3. Results 3.1. Body weight, food intake, and water consumption Fig. 1 presents the mean body weight of different treatment groups. At baseline, there was no significant difference in body weight among all groups. Throughout the study period, body weight significantly increased in all animals regardless of treatment. Neither TT nor GTP supplementation affected body weight until 14 weeks. At the end of the 14-week study, only GTP supplementation (P=.010) significantly reduced body weight and no interaction between TT and GTP was observed (PN.05). Throughout the study, the average food intake by weight and water consumption were similar among all groups (both PN.05) (data not shown).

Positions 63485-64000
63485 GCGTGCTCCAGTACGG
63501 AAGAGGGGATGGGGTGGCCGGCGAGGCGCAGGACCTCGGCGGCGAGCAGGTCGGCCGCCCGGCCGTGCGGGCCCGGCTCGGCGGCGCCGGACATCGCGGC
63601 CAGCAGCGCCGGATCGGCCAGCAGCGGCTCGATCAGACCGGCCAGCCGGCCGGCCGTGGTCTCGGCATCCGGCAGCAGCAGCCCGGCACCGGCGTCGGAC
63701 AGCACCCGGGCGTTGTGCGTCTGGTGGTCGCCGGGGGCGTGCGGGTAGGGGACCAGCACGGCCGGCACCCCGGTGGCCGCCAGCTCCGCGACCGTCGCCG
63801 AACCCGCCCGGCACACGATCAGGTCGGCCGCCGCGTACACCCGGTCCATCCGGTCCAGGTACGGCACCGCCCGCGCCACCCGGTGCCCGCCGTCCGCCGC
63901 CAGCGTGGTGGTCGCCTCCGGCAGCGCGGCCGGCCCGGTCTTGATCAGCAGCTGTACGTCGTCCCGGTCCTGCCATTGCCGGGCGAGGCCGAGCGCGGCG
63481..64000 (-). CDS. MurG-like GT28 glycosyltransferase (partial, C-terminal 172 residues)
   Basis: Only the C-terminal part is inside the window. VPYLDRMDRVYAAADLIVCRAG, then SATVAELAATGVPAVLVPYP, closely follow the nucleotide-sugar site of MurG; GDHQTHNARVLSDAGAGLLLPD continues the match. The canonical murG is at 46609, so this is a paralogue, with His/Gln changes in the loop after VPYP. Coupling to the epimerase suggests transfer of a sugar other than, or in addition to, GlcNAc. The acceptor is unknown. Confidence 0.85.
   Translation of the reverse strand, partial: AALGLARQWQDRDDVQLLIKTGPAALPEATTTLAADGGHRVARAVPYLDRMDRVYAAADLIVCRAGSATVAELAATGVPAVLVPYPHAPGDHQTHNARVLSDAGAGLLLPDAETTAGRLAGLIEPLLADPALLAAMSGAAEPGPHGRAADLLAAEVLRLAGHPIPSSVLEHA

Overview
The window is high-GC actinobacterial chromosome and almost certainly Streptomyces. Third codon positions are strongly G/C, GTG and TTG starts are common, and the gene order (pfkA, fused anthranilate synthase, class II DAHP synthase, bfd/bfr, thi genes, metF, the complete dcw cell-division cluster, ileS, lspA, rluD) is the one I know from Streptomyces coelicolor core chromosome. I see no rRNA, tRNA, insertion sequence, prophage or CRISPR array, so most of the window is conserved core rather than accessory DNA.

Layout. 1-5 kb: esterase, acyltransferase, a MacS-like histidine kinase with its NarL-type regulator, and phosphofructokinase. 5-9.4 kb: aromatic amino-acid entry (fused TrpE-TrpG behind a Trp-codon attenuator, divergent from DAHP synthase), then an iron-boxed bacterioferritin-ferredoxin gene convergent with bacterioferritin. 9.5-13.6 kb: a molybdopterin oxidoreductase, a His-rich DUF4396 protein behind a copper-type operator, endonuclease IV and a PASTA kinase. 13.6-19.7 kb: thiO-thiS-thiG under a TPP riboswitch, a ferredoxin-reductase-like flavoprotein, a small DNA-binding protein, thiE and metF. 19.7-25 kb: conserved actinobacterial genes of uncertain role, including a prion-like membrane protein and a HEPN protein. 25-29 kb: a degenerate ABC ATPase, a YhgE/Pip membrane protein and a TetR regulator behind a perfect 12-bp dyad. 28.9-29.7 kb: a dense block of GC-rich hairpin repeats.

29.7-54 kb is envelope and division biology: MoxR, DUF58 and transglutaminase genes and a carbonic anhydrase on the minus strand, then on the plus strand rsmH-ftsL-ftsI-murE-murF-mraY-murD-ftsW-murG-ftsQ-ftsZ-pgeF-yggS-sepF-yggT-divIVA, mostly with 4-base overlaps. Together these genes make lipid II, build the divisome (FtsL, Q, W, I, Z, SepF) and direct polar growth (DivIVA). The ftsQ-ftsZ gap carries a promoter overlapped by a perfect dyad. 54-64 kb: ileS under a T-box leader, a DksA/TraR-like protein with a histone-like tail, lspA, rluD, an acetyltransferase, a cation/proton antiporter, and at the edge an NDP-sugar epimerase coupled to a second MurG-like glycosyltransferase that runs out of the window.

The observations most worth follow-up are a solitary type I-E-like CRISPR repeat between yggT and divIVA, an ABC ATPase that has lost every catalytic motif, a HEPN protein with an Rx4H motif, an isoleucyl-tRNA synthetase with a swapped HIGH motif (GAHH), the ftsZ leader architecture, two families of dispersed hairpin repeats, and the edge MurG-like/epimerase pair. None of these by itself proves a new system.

shown by a significant decrease in fasting blood glucose levels (Fig. 2A). Intriguingly, a post hoc Fisher's LSD analysis revealed that (i) in the absence of TT, GTP supplementation decreased blood sugar at 60 and 120 min after GTT test; and (ii) in the presence of TT, supplementation of GTP in drinking water did not further lower blood glucose. Similarly, in the absence of GTP, TT supplementation decreased blood sugar at both 60 and 120 min. However, in the presence of GTP, supplementation of TT into the diet did not further suppress blood sugar. The GTT AUC data followed the same trend showing that there was significant interaction (TTxGTP) in improved AUC (P=.035) (Fig. 2B). In terms of ITT results, 60 min after insulin administration, GTP supplementation decreased blood glucose levels in obese mice (P= .043, Fig. 2C). Similarly, GTP supplementation (P=.020) significantly decreased blood sugar 120 min after insulin injection, while TT (P= .059) effected a near-significance downward trend. For the ITT, no significant interaction between TT and GTP on blood glucose levels was observed (Fig. 2C). According to ITT AUC data, both TT (P=.038) and GTP (P=.025) significantly lowered ITT AUC (Fig. 2D). Fig. 2E shows GTP supplementation significantly increased serum insulin concentration in obese mice (Pb.001) and no interaction between TT and GTP was observed. Regarding total pancreatic insulin levels, there was a significant TT and GTP interaction (P=.015), resulting in the control group = the TT+GTP group N the GTP group = the TT group. Analysis of the pancreases for beta (insulin, Fig. 3A-D) and alpha (glucagon, Fig. 3E-H) cells via immunohistochemistry revealed that the pancreases from all of the animals, regardless of treatment, contained healthy glucagon producing alpha cells and insulin producing beta cells.